The Use of Deception in William Shakespeare's Twelfth Night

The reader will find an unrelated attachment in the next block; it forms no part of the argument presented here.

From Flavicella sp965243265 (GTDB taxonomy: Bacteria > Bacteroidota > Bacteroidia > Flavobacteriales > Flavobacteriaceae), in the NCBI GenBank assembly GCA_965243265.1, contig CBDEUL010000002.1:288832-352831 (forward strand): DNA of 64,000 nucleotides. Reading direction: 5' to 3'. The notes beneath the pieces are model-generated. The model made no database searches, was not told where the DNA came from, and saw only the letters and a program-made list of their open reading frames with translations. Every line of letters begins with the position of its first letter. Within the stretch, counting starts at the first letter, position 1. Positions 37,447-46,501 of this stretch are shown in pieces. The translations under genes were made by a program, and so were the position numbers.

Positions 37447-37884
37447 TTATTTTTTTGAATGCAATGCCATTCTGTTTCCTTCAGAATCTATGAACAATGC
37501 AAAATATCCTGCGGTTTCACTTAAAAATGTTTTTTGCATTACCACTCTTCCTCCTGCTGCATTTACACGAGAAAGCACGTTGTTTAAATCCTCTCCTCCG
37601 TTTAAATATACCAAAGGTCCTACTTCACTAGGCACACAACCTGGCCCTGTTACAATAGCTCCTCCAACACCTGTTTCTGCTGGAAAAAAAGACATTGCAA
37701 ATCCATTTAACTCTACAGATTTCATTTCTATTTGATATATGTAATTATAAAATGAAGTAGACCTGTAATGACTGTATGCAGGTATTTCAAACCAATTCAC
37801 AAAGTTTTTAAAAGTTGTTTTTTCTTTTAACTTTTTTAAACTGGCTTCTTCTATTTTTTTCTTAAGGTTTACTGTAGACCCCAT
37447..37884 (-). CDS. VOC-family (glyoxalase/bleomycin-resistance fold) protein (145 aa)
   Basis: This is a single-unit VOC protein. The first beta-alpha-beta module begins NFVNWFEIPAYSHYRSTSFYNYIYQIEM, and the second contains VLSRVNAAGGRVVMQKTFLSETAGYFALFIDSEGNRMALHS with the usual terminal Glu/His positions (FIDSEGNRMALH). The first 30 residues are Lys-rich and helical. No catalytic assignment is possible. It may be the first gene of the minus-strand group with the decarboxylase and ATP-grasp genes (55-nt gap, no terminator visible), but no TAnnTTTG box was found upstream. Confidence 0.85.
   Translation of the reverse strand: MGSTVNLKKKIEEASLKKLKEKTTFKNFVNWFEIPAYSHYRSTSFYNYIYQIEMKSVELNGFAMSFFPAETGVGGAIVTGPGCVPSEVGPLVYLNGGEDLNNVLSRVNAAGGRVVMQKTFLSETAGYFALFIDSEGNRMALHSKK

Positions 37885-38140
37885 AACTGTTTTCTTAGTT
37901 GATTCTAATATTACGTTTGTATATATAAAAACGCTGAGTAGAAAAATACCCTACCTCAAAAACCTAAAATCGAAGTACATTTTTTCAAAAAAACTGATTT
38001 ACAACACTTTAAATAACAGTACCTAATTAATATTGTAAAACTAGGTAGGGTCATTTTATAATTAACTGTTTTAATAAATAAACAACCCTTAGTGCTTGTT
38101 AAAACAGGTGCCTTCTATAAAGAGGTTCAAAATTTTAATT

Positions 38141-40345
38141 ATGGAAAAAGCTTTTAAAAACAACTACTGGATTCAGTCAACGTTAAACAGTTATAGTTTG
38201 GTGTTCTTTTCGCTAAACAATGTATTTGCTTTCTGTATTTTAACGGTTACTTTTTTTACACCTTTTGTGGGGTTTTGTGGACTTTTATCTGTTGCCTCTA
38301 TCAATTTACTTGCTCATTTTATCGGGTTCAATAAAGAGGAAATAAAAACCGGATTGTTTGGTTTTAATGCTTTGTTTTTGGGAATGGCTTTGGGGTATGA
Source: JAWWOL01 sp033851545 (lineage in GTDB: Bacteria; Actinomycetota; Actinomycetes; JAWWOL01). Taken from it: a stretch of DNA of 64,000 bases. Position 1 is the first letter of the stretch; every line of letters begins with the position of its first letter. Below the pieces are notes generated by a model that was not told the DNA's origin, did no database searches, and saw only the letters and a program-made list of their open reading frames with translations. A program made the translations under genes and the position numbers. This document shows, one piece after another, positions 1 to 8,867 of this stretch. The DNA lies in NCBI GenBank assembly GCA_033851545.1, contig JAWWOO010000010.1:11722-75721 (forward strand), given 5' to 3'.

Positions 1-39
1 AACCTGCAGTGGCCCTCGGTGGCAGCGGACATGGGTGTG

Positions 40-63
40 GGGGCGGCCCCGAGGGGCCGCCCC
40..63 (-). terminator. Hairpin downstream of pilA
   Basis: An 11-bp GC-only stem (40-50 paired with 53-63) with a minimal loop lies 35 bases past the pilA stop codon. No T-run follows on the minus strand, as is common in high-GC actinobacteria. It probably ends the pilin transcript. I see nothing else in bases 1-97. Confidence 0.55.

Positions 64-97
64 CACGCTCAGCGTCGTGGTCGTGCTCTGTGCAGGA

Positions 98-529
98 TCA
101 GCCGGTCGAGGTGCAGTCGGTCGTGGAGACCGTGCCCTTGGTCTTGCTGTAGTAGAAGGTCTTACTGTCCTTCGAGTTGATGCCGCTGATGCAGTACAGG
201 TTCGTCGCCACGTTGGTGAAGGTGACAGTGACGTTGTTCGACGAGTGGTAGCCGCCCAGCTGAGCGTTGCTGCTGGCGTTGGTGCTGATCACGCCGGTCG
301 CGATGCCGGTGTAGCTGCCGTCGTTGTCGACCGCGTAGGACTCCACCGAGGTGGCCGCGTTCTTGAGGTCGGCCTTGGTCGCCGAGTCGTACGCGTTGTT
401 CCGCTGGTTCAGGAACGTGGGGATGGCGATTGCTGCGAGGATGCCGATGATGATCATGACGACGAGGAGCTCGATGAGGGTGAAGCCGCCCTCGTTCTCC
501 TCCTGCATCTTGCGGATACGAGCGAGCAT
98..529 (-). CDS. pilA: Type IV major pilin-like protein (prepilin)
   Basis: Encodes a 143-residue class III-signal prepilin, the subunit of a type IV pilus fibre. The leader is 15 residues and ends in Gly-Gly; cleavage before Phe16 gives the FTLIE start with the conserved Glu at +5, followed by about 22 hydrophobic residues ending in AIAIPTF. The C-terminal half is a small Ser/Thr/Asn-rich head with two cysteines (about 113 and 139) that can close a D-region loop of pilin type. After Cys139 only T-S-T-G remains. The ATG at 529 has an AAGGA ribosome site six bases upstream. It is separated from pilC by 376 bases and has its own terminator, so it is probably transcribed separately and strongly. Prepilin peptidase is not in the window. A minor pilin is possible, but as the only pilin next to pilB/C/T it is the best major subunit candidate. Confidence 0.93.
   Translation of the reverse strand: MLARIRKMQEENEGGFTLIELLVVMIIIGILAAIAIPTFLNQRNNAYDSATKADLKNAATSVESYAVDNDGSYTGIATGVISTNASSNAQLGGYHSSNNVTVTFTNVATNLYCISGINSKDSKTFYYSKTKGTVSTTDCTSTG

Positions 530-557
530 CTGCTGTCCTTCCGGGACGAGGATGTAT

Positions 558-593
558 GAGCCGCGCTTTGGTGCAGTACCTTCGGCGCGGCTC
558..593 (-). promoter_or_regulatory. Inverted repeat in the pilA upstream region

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The Use of Deception in William Shakespeare's Twelfth Night Deception is a key theme in William Shakespeare's Twelfth Night. The characters must use deception to obtain good things, escape bad situations, or to play cruel hilarious ticks on other people. One example of deception is when Viola clothes herself in men's clothing in order to obtain a job under the Duke of Illyria, Orsino. During another scene Sir Andrew, Fabian, Maria, and Sir Toby Belch trick Malvolio into making a fool of himself. A third example of deception is when Feste the jester disguises himself as Sir Topas and taunts Malvolio. Each of these scenes and characters helps depict the different uses of deception. The first example of deception is Viola's decision to dress as a man. She must do this in order to survive. Viola is a young woman who narrowly escaped a shipwreck along with her twin brother, Sebastian. Unfortunately, the twins where separated during the shipwreck and each believes the other perished. Viola has no way of survival other than to dress as a man and serve Orsino. Viola says: "For such disguise as haply shall become the form of my intent. I'll serve this duke...for I can sing...That will help allow me very worthy his service". (Shakespeare, 54-59) While serving as a messenger between the Orsino and his love Olivia, Olivia happens to fall in love with Viola instead of the Duke. Later a captain finds Viola's brother, Sebastian, on the shore of Illyria. They both g...
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